Major League Baseball will investigate why a recording of a woman singing the national anthem inadvertently played instead of the San Diego Gay Men’s Chorus at a Saturday Pride Night Padres game.
“We are pleased that MLB will look into this matter and the Padres will cooperate fully,” Padres CEO Mike Dee tweeted on Monday morning. “Based on our own investigation and the decisive action that we took yesterday, we are eager for all the facts to come to light surrounding this unfortunate incident.”
Meanwhile, the DJ implicated in the technical error has been terminated, as the team continues to investigate what led to the mishap, officials said Monday.
Social media erupted shortly after the game between the Padres and the Los Angeles Dodgers, when a technical error silenced the chorus. The group was set to sing along to a pre-recorded track of the national anthem when a recording of a woman singing played instead.
The moment was captured on cellphone video by a fan attending the game and posted to Facebook. It went viral shortly thereafter.
On Sunday, the team announced the firing of an outside vendor — the DJ hired to play music — and disciplined a team employee.
NBC 7 has learned through multiple sources that the DJ, known by the moniker DJ ArtForm, failed to upload the pre-recorded music file sent in by the group. Instead, a pre-recorded version used the previous night was played.
The DJ has expressed remorse offering his "sincerest apologies and deepest regret.”
Saturday marked Pride Night at Petco Park, an event hosted in conjunction with the San Diego Pride organization's annual "Out at the Park" event to support the LGBT community. The chorus performed at Pride Night last year without issue.
The chorus sang along with the woman's vocal track out of respect for the national anthem, according to Bob Lehman, executive director of the chorus, who said the incident was humiliating.
The Padres later issued a statement apologizing to the chorus and asking them to come back to perform at a later game.
Dee reiterated this message on Monday.
“We deeply apologize to the San Diego Gay Men’s Chorus and anyone else who was offended by our mistake,” he tweeted.
The chorus addressed the incident on its Facebook page Sunday morning in a post titled "You Sing Like a Girl," which questioned the San Diego Padres’ relationship with the LGBT community and called for a "full and transparent investigation" by the Padres, Major League Baseball, the San Diego City Attorney’s Office and the city of San Diego Human Relations Commission.
Lehman tells NBC 7 he believes the music was an accident, but is concerned with how the team immediately reacted to the mistake.
He said the chorus' 100 members were left on the field, with no announcement, apology or explanation of what happened at the time. And to make matters worse, Lehman said, the group was jeered by some people when they walked off the field. He’s concerned over any perceived problems between the LGBT community and the Padres.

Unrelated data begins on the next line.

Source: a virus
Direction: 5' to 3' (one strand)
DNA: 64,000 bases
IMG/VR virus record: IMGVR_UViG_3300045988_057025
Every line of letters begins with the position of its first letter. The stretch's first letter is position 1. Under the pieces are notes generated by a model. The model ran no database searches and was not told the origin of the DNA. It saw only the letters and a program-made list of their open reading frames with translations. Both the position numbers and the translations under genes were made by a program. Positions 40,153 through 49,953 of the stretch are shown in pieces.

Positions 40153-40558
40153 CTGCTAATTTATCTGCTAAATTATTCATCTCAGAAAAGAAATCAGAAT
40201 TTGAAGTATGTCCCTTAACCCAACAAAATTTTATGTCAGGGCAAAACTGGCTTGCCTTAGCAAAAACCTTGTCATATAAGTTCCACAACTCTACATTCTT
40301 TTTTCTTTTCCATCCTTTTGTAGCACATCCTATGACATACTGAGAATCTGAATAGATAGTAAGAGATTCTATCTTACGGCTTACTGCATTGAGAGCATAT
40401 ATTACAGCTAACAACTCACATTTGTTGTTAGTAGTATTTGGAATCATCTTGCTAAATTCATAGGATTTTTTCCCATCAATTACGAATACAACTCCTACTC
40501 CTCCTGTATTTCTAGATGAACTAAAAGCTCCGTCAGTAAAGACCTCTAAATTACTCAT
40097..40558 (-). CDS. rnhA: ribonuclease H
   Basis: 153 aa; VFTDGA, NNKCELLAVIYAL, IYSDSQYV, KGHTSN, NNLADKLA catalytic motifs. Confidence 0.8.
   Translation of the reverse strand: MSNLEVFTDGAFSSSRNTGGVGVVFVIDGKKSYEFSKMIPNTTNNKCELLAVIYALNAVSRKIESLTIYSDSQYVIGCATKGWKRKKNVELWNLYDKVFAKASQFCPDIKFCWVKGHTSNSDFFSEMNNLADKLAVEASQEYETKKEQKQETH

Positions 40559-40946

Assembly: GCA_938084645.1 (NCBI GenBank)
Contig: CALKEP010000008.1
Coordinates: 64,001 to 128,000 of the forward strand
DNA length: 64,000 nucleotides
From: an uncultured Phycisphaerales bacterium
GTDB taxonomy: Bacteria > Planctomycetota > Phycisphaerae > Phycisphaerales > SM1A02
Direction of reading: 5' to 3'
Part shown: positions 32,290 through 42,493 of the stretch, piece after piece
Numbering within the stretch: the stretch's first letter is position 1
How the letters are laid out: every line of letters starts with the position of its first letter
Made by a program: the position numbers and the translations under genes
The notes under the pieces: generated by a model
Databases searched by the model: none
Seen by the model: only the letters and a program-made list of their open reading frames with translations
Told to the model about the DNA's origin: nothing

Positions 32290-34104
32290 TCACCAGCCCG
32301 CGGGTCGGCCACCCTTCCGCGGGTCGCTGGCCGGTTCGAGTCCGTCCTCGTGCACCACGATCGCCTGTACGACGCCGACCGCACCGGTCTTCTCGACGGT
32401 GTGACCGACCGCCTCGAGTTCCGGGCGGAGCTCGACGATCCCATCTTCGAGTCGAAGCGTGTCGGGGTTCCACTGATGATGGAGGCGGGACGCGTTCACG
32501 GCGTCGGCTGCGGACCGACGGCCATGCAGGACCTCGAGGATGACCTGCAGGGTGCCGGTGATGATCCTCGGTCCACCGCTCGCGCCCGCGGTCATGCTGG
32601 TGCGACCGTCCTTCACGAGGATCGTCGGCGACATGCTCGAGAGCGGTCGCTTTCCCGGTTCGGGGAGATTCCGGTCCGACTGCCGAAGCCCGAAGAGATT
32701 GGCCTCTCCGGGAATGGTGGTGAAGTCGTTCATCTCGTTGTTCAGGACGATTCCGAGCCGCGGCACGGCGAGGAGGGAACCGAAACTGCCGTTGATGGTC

“I want to see something good come out of this so that the relationship can be examined, and find out why the community feels that way and how we can fix it,’ Lehman said.
Lehman said he plans to meet with Dee later in the week. But he’s also concerned that the Padres didn’t completely respond or take action until the story took off on social media and publications around the nation, and the world.
“I’m sure they (the Padres) felt like we did on Saturday night. When that happened, we were shocked and didn’t know what to do. That’s what happened to them yesterday. The entire world came after them and said, hey something’s wrong here,” Lehman said.
Lehman said he wants to meet with the team before accepting the offer to return to return to perform at a later date.
Here is DJ ArtForm's full statement on the error:
“My deepest apologies and sincere regret toward the entire San Diego Gay Men’s Chorus & the LGBT community for the incident that occurred during the National Anthem. It was a very unfortunate mistake but it was just that, an error. I in no way, shape or form directed any type of hate, bad intent or discrimination towards the chorus or anyone involved. The incident was not a representation of myself, San Diego, & it’s amazing Baseball fans. I have felt the consequences of my mistake as a dream job has dissolved before my eyes which does not take away that I am extremely sorry for the horrible mistake that occurred. I have family members & friends that are a part of the LGBT community and I have always been a supporter of Equal Human Rights, so it pains me greatly to see that I am being accused of acting intentionally. As a former high school and college baseball player, I understand the importance of ensuring equality for all in sports and am appalled by some of the negative, homophobic comments made by fans related to the National Anthem incident. I have reached out to LGBT leaders in San Diego and am currently in discussion regarding a meeting with the Chorus and LGBT leaders personally in order to be as constructive as possible about the error. I’ve let down my city, my family and everyone who had faith in me. Once again, I’m truly sorry for this entire ordeal.”